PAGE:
I was reading about the differences between block ciphers and stream ciphers. One thing that hit me was that stream ciphers like RC4 tend to be susceptible to bit-flipping attacks, in which flipping a bit in the ciphertext can predictably change the plaintext, allowing an attacker who knows the plaintext to change it in any way he/she wants, while in secure block ciphers, an attacker cannot flip a bit in the ciphertext and predictably change the block of plaintext.

How does Salsa20, being a widely used and secure stream cipher, protect against these attacks, if it does at all? If it doesn't, how does Salsa20-Poly1305 protect integrity of known plaintext?


1 Answer 1


Salsa20 alone does not protect integrity.

Poly1305 protects integrity, as it is a Message Authentication Code (MAC). A MAC takes a secret key and a message, and outputs an authentication tag. Any change to the message will cause the resulting tag to not match. Only someone with the key can generate the tag, which means that an attacker shouldn't be able to flip bits undetected.

At a very high level, Poly1305 takes a message and a two-part key and turns it into a very big polynomial (modulo a large prime).

$MAC=(m_{1}r^{n}+m_{2}r^{n-1}\ldots+m_{n}r^{1}+k)\mod p$, where $m_1$, $m_2$, etc, are blocks of the message and r & k are the key.

In the case of Poly1305 the prime p is $2^{130}-5$.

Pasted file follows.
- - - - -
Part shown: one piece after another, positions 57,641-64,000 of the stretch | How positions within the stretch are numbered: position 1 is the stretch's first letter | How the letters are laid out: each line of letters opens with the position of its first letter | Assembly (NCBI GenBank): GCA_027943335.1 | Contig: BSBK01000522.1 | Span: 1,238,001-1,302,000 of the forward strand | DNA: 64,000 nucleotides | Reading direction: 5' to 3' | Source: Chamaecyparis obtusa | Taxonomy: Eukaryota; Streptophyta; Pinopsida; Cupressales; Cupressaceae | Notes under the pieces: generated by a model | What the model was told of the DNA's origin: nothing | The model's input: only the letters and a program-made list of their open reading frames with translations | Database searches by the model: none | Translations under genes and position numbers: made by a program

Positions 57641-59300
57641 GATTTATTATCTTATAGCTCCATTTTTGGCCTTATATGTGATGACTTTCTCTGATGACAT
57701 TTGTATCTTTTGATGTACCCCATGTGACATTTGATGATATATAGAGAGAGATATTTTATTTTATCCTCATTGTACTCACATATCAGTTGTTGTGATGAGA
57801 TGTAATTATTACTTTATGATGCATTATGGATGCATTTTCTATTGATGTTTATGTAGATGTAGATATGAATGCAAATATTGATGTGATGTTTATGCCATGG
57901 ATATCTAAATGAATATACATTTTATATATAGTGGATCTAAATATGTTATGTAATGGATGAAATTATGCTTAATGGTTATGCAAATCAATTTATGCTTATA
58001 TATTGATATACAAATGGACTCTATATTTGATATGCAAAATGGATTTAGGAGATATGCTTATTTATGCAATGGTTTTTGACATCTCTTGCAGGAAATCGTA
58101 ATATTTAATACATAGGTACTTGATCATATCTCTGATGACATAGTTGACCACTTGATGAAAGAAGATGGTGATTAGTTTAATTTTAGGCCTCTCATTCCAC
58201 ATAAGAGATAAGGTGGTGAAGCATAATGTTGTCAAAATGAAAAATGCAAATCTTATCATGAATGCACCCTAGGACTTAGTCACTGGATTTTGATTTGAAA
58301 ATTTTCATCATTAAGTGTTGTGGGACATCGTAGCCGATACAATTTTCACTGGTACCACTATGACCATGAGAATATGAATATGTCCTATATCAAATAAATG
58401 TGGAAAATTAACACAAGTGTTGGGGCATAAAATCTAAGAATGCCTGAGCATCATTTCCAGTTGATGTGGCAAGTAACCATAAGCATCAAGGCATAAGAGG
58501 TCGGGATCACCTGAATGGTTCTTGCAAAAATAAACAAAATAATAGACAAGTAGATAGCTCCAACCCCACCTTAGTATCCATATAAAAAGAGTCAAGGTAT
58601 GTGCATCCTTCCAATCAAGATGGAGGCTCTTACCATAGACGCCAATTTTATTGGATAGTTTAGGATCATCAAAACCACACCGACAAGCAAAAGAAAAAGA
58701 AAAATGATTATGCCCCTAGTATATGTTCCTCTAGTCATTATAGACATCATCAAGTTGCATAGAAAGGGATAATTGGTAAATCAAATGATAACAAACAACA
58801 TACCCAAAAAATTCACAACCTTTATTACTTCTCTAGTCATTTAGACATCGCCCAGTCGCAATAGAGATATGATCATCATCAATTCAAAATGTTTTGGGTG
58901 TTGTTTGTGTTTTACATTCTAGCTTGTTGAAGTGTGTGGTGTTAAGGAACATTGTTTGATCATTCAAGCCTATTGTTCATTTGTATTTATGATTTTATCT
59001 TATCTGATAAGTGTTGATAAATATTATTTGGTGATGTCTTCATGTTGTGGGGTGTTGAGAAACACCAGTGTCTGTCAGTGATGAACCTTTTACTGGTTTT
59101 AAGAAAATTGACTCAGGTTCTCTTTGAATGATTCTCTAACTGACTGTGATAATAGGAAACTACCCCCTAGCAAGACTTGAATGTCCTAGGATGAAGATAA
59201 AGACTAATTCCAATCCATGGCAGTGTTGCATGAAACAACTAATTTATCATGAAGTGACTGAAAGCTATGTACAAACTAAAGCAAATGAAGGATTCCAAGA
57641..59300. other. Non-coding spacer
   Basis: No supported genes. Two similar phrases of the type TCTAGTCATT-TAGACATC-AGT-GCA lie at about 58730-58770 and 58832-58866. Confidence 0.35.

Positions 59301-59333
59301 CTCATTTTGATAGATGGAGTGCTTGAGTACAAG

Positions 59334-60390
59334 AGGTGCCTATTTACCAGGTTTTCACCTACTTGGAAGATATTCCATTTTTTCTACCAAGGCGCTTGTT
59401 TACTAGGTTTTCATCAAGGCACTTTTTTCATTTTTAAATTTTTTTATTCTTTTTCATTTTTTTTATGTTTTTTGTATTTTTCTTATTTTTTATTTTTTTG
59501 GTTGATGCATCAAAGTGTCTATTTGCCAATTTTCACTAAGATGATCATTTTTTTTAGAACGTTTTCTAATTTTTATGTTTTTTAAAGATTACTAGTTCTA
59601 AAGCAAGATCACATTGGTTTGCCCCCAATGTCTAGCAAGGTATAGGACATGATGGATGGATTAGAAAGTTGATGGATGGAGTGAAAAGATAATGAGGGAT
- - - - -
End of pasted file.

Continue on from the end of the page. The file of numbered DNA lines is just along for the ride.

To encode a message $M$ into blocks you take 16 bytes from the message, append a 1 byte to the end, then treat the 17 bytes as a little-endian number (this process ensures that trailing zeroes are detected).

There are also some restrictions on how $r$ is chosen.

The end result is very difficult to compute by an attacker not knowing r and k, even if they know the plaintext of the message.

Loup Valliant has a good explanation with a bit more detail on how Poly1305 actually works.1 And of course DJB's paper provides even more detail, though it's harder to understand.2

  • $\begingroup$ So Salsa20 alone does not protect against bit flipping attacks, while Poly1305 protects against it by using its own copy of the key? $\endgroup$
    – id01
    Commented Nov 10, 2017 at 19:21
  • 2
    $\begingroup$ Not really a copy of the key. The first salsa20 block is used to derive a poly1305 key. $\endgroup$ Commented Nov 10, 2017 at 19:31

Your Answer

By clicking “Post Your Answer”, you agree to our terms of service and acknowledge you have read our privacy policy.

Not the answer you're looking for? Browse other questions tagged or ask your own question.